Korean Counter-Terrorist Units Receive PIAP GRYF Robots

Photo. 대한민국 국군 Republic of Korea Armed Forces/Wikimedia Creative Commons Attribution-Share Alike 2.0 Generic

In late September, the Korean Police KNP-SOU element received the PIAP Gryf EOD robots, delivered by the Łukasiewicz – PIAP Industrial Research Institute for Automation and Measurements. According to the manufacturer, robots as such are already a part of the inventory of the ROKAF. Hence, some of the operators in the Police may be familiar with the previous iterations of the system.

The PIAP Gryf bomb disposal robot is tailored to carry out hazardous materials neutralization tasks, explosive ordnance disposal included. It can be used to safely identify, pick up and transport suspicious objects, to the location where they could be safely neutralized. In extreme scenarios, the neutralization could take place in locations where the hazardous materials are discovered - in circumstances as such, the robot’s accessories can be used.

Photo. PIAP

As PIAP stresses, the hybrid drivetrain, with wheels and continuous track, makes it possible for the robot to move efficiently on any surface, in rough terrain, and in buildings (moving up and down the staircases). The robot’s wheels can be removed which further reduces its size, and thereby makes it possible to carry out operations in narrow spaces - inside an airliner for instance.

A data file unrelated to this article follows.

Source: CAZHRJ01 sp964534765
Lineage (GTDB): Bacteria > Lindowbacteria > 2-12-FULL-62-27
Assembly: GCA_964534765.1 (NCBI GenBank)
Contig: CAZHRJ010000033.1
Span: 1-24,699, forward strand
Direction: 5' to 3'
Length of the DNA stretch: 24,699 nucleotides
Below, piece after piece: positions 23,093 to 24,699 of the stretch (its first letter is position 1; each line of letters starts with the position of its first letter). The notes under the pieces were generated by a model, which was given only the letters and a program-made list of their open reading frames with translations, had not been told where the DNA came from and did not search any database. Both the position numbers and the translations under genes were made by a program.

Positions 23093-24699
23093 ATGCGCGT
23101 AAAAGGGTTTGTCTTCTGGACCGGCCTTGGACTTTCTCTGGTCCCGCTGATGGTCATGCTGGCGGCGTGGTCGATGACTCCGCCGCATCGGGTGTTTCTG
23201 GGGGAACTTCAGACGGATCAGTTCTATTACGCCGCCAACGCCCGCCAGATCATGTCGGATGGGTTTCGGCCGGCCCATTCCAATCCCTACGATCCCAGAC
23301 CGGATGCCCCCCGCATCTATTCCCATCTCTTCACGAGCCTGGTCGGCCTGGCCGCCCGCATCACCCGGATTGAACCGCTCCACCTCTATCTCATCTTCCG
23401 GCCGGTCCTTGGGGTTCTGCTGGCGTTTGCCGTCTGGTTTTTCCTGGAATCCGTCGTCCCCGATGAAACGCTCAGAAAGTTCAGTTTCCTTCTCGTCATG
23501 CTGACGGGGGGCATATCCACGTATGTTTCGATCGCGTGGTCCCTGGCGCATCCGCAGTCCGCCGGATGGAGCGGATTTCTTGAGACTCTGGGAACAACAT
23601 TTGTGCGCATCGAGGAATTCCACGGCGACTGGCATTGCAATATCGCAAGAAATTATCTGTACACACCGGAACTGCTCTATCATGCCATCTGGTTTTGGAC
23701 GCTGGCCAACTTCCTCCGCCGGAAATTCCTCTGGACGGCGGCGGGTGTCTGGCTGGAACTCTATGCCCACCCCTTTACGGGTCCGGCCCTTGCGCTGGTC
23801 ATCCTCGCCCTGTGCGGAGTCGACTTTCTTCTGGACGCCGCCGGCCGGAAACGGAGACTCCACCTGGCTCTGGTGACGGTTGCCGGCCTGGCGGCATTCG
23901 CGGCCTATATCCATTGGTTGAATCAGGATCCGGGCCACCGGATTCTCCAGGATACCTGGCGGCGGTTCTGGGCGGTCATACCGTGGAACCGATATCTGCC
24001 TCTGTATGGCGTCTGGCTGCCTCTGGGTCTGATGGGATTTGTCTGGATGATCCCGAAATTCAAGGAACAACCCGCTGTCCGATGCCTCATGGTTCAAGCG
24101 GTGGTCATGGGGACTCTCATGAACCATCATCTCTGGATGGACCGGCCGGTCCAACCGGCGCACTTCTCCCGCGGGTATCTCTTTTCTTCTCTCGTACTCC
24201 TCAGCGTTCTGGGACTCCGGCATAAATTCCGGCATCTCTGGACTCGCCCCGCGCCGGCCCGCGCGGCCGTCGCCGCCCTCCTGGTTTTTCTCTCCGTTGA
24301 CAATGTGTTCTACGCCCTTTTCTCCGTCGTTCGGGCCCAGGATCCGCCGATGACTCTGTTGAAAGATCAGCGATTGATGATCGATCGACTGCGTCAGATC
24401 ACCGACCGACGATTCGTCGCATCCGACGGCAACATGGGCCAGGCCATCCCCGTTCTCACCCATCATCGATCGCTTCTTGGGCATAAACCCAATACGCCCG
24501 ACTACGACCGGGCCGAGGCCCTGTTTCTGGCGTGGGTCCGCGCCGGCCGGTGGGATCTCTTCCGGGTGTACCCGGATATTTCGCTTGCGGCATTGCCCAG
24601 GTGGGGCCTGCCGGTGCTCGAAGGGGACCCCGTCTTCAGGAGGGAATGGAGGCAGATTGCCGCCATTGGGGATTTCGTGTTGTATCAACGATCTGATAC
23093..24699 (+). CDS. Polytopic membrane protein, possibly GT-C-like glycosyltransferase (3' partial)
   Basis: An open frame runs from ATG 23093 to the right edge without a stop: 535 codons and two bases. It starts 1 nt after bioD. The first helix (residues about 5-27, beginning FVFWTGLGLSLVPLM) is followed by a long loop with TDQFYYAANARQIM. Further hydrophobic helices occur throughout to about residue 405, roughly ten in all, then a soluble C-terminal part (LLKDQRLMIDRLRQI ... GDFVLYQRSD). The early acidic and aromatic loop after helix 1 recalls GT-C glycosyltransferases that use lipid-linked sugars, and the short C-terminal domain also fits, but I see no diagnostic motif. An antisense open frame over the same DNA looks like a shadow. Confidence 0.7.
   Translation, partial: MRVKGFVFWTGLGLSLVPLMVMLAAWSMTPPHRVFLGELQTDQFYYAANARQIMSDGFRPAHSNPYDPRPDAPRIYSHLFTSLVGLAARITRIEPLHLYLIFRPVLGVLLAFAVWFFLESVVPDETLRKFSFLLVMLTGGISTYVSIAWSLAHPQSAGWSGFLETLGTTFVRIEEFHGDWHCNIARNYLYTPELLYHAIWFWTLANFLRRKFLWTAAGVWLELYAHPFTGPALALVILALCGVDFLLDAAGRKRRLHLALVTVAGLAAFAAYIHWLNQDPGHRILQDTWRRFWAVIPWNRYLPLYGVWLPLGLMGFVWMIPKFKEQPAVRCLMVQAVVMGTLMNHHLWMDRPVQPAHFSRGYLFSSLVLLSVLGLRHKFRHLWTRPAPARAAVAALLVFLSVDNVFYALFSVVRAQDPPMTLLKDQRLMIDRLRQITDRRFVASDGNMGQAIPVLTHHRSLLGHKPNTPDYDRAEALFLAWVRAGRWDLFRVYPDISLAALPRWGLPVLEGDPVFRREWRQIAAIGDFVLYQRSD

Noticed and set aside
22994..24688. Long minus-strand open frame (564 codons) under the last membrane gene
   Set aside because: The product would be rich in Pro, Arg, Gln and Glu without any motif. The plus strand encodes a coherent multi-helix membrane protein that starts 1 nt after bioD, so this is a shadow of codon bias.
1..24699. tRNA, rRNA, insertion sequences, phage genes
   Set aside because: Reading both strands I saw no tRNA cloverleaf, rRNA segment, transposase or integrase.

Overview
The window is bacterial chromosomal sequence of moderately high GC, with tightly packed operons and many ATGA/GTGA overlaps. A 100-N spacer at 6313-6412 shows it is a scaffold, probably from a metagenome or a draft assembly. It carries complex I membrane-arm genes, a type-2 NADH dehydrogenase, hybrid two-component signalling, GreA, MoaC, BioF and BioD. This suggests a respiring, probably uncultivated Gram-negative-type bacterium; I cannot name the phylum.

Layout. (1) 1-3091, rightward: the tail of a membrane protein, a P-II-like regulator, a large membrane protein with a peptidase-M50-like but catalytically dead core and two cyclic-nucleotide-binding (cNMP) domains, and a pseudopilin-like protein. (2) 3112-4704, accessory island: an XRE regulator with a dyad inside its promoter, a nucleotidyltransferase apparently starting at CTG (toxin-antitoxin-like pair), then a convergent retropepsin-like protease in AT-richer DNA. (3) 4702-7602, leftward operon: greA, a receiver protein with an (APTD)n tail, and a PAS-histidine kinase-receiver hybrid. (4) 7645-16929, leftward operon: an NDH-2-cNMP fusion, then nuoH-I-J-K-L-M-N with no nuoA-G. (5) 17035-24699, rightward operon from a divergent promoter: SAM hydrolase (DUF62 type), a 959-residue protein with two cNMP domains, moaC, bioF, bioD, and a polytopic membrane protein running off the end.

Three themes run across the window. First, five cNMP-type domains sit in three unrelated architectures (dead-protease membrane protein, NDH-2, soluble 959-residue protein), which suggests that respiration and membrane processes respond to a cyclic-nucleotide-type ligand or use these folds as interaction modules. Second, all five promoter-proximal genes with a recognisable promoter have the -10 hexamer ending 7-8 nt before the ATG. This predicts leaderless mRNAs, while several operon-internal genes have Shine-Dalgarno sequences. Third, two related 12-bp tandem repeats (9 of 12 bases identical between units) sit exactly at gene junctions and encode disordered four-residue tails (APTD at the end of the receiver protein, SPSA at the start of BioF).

Photo. PIAP

The Korean CT units have received the latest models of the medium-sized PIAP Gryf EOD robot, weighing 48 kilograms. The robots have been delivered with relevant equipment kits, meeting the requirements that Police EOD teams may have. This makes it possible to utilize pyrotechnic disrupters, portable X-ray systems, or shotguns. The EOD technician may also use the robot's tool bank, including a glass breaker, wire cutters, or a knife for puncturing the tyres. Should radio interference be present in the operational environment, an automatic drum with fibre optical wire would facilitate the operations of the robot. The robot has been equipped with PTZ IR and video cameras for day/night use, a Hi-res camera with 33x optical zoom, and a gripper camera that makes it far easier to pick up hazardous materials. The robot is remotely controlled via a modern and handy control panel. A trained officer can assess the content of suspicious luggage or object, and inspect other potentially dangerous goods.

Photo. PIAP

The tactical personnel is recruited solely among the experienced SOF operators. The SOU element of the Korean Police is a type of Police unit that is a part of the Korean National Police Agency. SOU is tasked with CT operations in urban/civil settings, hostage rescue missions, and terrorism-related EOD missions. Furthermore, these elements work at important international events and support rescue operations in extraordinary circumstances, during natural disasters, or humanitarian crises.